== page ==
Japanese Studies at OSU Libraries is excited to announce the acquisition of “Kanto Earthquake Watercolors.” This rare book, which has no official title, includes twelve pages of original paintings depicting the 7.9 magnitude earthquake that hit Japan in 1923. This earthquake devastated several areas and resulted in a large fire, causing the death of an estimated 100,000 to 140,000 people. The paintings, created by Nakazawa Hiromitsu (中沢弘光), a well-known Nihonga and watercolor painter from Kansai, as well as other contemporary manga artists, focus exclusively on scenes from the aftermath of the historic disaster.
This book, which forms part of the world-class manga collection at OSU Libraries, is now housed at the Billy Ireland Cartoon Library and Museum (BICLM). For those interested in viewing this rare book, please contact Japanese Studies Librarian Ann Marie Davis at email@example.com.
The Japanese Studies collections at OSU Libraries has developed considerable strengths in pre-war materials on earthquakes and related disasters. Highlights from this collection include the following:
Haikara san ga tōru: hana no Tōkyō dai roman (はいからさんが通る : 花の東京大ロマン) by Yamato Waki (大和和紀) (Tōkyō : Kōdansha, 1987-1988 東京 : 講談社, 1987-1988)
- The 1923 Great Kanto Earthquake happened during the wedding of the female protagonist. See page 566-567.
Jiji Manga (時事漫画) by Kitazawa, Rakuten (北澤楽天) ( Tōkyō : Jiji Shinpōsha 東京 : 時事新報社, Taishō 10-Shōwa 6 [1921-1931] )
- Jiji Manga no.132 – Oct 7, 1923 (“earthquake ed”)
- Jiji Manga no.133 – Oct 14, 1923 (“The evil ways of society that cannot be rectified by the earthquake” 地震に矯めなをされたる悪風潮)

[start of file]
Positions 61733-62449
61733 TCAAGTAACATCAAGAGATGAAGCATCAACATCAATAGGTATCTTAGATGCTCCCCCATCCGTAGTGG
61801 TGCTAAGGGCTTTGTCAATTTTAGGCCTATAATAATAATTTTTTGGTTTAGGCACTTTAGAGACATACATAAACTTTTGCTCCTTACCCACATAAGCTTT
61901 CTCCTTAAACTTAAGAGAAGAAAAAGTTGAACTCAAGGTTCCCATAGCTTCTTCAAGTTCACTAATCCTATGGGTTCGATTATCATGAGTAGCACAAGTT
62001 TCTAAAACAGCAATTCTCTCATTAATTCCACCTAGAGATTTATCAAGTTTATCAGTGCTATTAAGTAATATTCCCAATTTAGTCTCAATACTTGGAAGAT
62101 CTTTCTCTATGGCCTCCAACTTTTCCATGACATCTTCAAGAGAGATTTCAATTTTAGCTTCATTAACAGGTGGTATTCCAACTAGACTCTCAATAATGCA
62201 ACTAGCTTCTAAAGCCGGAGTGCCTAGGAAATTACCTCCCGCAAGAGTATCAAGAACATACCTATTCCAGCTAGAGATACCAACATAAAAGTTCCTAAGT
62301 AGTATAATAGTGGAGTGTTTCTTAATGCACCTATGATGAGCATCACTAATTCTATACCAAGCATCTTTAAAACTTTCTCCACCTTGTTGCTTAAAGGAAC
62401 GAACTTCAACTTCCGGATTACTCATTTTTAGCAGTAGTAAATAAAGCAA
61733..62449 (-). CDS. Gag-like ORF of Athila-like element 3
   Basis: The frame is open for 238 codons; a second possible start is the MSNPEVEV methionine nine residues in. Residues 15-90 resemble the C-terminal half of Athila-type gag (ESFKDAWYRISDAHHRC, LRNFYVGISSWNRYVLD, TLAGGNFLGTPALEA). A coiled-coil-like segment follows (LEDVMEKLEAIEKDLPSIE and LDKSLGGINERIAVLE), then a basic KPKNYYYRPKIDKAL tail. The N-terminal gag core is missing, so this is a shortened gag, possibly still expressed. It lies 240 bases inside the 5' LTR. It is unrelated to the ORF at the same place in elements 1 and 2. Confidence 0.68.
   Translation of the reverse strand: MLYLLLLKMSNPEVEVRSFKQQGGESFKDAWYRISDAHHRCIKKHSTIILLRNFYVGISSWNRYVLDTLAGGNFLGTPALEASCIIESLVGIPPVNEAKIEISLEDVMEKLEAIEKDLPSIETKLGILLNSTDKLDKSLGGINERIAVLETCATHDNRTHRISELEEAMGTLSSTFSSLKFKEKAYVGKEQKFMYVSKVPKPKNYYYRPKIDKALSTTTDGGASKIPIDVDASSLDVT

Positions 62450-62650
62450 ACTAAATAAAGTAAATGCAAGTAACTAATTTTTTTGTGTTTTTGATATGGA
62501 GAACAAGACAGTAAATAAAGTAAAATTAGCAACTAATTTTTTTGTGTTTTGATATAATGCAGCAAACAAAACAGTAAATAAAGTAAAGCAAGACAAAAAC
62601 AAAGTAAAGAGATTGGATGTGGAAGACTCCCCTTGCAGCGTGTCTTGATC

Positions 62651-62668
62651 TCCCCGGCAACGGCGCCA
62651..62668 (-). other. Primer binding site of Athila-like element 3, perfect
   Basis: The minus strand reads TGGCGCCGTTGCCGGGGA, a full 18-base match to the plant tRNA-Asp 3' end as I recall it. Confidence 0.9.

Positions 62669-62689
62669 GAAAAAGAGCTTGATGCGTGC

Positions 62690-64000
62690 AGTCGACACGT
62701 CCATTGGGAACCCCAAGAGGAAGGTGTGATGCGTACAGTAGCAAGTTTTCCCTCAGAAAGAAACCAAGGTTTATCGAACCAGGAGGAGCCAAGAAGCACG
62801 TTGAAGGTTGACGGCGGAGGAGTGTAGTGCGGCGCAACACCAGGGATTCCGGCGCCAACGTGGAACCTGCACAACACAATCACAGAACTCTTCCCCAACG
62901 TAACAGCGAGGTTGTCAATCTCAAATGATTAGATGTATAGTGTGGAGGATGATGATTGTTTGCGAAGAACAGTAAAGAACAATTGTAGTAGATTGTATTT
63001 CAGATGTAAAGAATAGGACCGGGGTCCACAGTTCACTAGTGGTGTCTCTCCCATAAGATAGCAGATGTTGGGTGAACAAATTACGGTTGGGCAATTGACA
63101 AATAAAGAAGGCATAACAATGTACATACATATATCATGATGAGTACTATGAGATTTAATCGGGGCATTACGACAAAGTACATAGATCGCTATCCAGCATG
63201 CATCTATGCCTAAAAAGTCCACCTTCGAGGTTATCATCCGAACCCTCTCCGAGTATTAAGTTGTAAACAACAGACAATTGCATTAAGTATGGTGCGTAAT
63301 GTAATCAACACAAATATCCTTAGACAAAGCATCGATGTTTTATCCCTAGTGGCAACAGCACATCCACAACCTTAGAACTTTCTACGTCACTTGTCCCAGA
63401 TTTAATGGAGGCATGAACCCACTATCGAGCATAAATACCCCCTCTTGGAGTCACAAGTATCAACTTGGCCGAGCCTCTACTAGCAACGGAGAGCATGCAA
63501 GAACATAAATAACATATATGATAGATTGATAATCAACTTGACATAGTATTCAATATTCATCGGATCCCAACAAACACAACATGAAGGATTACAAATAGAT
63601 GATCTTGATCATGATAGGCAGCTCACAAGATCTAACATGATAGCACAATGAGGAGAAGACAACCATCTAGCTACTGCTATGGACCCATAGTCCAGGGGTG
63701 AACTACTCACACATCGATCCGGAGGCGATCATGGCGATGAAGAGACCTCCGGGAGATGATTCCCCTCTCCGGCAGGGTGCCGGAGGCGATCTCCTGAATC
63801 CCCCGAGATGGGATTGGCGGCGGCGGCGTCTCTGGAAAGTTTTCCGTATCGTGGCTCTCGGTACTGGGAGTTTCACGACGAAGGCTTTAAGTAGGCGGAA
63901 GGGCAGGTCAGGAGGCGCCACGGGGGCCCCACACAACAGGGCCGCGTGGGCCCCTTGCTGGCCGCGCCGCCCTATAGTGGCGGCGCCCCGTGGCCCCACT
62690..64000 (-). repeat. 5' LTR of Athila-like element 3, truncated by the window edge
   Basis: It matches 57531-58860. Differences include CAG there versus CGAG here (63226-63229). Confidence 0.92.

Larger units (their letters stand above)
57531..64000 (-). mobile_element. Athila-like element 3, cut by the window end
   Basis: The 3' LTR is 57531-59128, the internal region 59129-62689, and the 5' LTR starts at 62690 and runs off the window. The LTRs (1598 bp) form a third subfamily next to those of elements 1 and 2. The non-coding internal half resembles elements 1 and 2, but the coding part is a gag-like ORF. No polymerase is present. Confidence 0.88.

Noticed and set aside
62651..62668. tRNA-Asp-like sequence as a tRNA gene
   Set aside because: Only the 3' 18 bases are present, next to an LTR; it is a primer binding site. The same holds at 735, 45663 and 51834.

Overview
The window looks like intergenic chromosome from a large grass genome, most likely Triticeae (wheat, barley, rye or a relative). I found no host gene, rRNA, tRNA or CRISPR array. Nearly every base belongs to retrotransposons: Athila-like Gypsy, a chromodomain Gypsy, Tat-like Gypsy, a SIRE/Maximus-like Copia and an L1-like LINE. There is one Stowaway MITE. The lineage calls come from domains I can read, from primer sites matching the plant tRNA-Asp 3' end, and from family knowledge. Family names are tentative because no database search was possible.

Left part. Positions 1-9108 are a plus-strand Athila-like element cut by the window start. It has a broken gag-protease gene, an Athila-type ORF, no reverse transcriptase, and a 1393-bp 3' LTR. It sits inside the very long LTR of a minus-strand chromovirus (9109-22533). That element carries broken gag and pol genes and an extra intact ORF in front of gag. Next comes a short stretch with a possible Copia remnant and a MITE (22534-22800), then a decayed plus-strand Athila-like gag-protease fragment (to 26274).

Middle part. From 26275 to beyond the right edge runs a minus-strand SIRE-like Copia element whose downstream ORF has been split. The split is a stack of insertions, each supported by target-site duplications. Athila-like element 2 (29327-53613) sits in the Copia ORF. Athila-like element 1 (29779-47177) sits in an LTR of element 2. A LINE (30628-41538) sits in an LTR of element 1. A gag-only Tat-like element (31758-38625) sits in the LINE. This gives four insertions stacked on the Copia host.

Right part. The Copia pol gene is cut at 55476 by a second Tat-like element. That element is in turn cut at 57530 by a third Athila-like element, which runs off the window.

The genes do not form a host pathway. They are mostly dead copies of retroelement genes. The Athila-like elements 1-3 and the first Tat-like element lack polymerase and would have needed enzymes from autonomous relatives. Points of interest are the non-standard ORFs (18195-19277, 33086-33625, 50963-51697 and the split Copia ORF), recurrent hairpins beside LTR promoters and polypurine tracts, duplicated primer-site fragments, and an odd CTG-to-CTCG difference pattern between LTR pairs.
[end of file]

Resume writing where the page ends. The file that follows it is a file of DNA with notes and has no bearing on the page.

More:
- Jiji Manga no.228 – August 31, 1925 (“2 Years after the Earthquake Disaster” 震災二周年の現狀を見よ)
Daishinsai gashū (大震災画集) by Nihon Mangakai (日本漫画会) (Tōkyō: Kanao Bunʼendō 東京: 金尾文淵堂 , Taishō 12 )
Imaging Disaster by Gennifer S. Weisenfield (Berkeley : University of California Press, )
- Focusing on one landmark catastrophic event in the history of an emerging modern nation–the Great Kanto Earthquake that devastated Tokyo and surrounding areas in 1923–this fascinating volume examines the history of the visual production of the disaster. The Kanto earthquake triggered cultural responses that ran the gamut from voyeuristic and macabre thrill to the romantic sublime, media spectacle to sacred space, mournful commemoration to emancipatory euphoria, and national solidarity to racist vigilantism and sociopolitical critique. Looking at photography, cinema, painting, postcards, sketching, urban planning, and even scientific visualizations, Weisenfeld demonstrates how visual culture has powerfully mediated the evolving historical understanding of this major national disaster, ultimately enfolding mourning and memory into modernization.
For even more sources on the topic of pre-war Japan and earthquakes, please visit the Manga Open House Resource Guide. Additional blogs introducing recent acquisitions in this area can also be accessed by clicking the data tags such as “earthquake” and “disaster” located at the bottom of this article